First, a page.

Address: 16B, Sector 16, Jan Marg, Chandigarh, 160016, India

How to get there: The rose garden is right next to the city centre of Chandigarh in sector 16.

9. Rock Garden, Chandigarh

CC2.0 by Nagesh Kamath

Visitors to the rock garden will be greeted with arrangements of rocks, boulders, industrial objects and building waste that look like an assortment of folk-culture objects like palaces, soldiers, monkeys and temples. Artists and art lovers from all over the world fly in to appreciate the intricately decorated and daring structures found in the rock garden. As you take a leisurely stroll through the garden, keep your eyes peeled for a sighting of Nek Chand, the artist responsible for the works of art.

Admission Fee: 20 Rs.

Address: Sector No.1, Chandigarh, India

Operating hours: Daily | Summer, 9 am – 7:30 pm | Winter, 9 am – 6 pm

How to get there: Hail a taxi from the city centre to the Rock Garden. It is a short 10-minute ride.


10. Sanghol Museum, Sanghol

Ancient Kampung: Pre-civilisation relics and sites scattered around the little village. As kampung as you can get.

Along the main road towards the museum, you’ll be able to spot a Buddhist Stupa and a monastery complex dating back to the 1st century AD. The Sanghol Museum is an archaeological treasure trove that houses artefacts from more 4,000 years ago. These ancient relics dating back to the Harappan civilization were dug up and found in the Sanghol village nearby. The exhibition features items that range from sculptures to jewellery and coins.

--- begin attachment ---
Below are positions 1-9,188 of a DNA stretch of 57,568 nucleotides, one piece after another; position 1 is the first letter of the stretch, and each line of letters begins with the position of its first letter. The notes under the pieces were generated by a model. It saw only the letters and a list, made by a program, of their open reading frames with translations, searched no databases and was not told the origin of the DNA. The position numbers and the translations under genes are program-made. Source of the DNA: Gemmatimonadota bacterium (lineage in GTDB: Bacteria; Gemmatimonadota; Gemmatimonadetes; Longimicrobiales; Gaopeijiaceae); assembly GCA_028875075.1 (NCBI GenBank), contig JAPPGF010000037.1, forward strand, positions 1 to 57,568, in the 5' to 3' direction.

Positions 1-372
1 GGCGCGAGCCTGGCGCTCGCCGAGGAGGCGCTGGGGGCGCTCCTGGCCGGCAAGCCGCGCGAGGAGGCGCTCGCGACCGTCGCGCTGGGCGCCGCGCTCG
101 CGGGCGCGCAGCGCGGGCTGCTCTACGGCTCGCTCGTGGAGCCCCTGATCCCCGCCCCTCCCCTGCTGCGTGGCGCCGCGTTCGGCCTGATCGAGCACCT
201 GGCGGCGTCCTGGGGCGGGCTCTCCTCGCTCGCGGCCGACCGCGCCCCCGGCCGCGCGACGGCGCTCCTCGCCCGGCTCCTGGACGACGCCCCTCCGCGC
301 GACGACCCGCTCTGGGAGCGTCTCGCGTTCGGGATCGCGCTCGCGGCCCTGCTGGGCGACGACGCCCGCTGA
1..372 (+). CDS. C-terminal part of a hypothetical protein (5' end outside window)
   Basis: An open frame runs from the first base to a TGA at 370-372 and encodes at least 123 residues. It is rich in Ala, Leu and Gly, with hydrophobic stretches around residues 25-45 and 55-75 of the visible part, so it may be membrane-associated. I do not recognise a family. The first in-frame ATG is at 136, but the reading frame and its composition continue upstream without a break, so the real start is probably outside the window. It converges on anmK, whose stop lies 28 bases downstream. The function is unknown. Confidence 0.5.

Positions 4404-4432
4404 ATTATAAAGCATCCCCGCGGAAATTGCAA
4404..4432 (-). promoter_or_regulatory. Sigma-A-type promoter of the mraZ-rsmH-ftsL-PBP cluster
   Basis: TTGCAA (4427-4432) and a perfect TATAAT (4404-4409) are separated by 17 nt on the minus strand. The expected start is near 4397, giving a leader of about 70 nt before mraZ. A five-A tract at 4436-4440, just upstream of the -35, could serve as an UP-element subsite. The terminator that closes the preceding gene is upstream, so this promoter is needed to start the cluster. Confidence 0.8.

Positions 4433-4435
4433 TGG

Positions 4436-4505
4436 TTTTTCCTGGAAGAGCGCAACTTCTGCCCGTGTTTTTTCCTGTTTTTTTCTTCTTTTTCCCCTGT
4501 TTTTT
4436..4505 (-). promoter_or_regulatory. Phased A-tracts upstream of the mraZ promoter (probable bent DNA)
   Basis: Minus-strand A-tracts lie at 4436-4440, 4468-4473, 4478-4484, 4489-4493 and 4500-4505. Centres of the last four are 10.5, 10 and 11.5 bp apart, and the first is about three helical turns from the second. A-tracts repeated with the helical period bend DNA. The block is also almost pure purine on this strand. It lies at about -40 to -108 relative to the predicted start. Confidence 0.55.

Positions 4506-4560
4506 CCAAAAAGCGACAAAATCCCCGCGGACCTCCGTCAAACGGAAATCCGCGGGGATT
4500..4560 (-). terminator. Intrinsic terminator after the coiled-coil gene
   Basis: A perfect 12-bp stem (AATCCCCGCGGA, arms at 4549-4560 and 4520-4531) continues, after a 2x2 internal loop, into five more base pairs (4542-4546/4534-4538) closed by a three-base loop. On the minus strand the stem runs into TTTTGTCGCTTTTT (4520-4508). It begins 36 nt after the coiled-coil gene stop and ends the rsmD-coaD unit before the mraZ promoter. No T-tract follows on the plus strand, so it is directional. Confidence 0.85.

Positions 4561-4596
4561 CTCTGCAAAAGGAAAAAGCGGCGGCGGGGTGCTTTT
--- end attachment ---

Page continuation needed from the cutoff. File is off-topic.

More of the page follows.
Address: Fatehgarh Sahib, Punjab 140802, India

Operating hours: Monday – Saturday, 9 am – 5 pm

How to get there: Hire a private guide to bring you to the village of Sanghol. It is a 1-hour drive from Chandigarh.


Punjab Cuisine: Must-Try Dishes

Punjabi cuisine often uses tandoori cooking technique and are rich and buttery. Basmati rice and dairy products are commonly used by the Punjabis.

Hara Paneer Tikka

Credit: Irene Arieputri

Chicken Tikka

Credit: Irene Arieputri

Aloo Parathas

Prata stuffed with potato, cauliflower, cottage cheese.

Best in Giani Parontha, Bathinda.


Tandoori chicken

Chicken marinated in yoghurt and spices and roasted in tandoor (clay oven).

Best in Makhan Fish and Chicken Corner, Amritsar.


Punjab sweets

There are plenty of sweets in Punjab: gulab jamun, milk cake, pratisa, etc.

Best in New Goap Sweets, Patiala.